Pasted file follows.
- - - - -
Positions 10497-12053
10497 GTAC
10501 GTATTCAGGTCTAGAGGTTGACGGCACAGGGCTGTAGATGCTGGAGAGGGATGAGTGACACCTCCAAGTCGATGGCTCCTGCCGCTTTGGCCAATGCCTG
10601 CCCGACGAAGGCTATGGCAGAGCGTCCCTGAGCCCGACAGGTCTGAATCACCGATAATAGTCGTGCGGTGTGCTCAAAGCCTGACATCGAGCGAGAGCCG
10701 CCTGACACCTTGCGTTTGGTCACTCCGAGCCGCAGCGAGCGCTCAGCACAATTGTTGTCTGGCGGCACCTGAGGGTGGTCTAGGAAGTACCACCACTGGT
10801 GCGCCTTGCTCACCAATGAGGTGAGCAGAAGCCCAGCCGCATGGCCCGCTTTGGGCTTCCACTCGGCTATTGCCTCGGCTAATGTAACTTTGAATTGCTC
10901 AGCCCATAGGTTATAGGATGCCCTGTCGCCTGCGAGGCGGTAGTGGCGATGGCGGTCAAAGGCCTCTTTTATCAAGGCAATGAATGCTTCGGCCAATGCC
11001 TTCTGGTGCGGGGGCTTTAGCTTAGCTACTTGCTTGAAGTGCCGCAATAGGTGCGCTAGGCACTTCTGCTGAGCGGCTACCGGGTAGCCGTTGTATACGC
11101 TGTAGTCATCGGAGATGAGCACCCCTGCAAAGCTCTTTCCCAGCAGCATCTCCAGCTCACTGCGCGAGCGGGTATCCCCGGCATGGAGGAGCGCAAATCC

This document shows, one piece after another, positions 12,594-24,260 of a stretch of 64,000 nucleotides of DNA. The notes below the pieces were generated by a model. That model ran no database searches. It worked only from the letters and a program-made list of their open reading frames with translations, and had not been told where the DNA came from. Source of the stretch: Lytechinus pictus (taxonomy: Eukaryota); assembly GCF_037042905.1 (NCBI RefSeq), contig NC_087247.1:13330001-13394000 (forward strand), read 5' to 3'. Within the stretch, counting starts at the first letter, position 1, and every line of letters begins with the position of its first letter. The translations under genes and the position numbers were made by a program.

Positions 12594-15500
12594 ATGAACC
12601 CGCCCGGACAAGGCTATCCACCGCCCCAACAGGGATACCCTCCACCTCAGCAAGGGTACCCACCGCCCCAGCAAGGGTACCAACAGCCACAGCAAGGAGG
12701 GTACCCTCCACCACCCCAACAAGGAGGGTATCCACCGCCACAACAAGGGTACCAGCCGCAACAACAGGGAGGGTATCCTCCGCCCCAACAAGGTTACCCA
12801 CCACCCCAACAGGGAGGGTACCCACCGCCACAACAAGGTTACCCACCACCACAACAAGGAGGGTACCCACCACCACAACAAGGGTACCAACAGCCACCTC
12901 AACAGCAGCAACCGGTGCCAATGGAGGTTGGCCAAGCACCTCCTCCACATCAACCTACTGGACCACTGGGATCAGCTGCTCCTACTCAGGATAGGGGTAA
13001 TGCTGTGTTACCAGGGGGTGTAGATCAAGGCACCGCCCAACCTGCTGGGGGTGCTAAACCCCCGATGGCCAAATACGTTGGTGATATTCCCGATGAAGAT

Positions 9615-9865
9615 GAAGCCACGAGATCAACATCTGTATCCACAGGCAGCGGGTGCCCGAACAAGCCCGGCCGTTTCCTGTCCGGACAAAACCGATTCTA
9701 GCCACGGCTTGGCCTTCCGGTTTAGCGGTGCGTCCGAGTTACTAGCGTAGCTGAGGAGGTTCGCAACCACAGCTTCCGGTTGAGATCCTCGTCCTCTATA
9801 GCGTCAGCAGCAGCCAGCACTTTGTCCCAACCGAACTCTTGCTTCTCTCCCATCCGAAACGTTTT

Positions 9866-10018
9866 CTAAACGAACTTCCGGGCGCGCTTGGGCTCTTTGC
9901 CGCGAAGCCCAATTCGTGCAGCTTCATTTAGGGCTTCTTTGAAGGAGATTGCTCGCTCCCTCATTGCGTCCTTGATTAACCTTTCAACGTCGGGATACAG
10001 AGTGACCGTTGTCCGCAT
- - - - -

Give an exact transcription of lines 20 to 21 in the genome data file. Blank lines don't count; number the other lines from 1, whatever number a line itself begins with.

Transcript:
9701 GCCACGGCTTGGCCTTCCGGTTTAGCGGTGCGTCCGAGTTACTAGCGTAGCTGAGGAGGTTCGCAACCACAGCTTCCGGTTGAGATCCTCGTCCTCTATA
9801 GCGTCAGCAGCAGCCAGCACTTTGTCCCAACCGAACTCTTGCTTCTCTCCCATCCGAAACGTTTT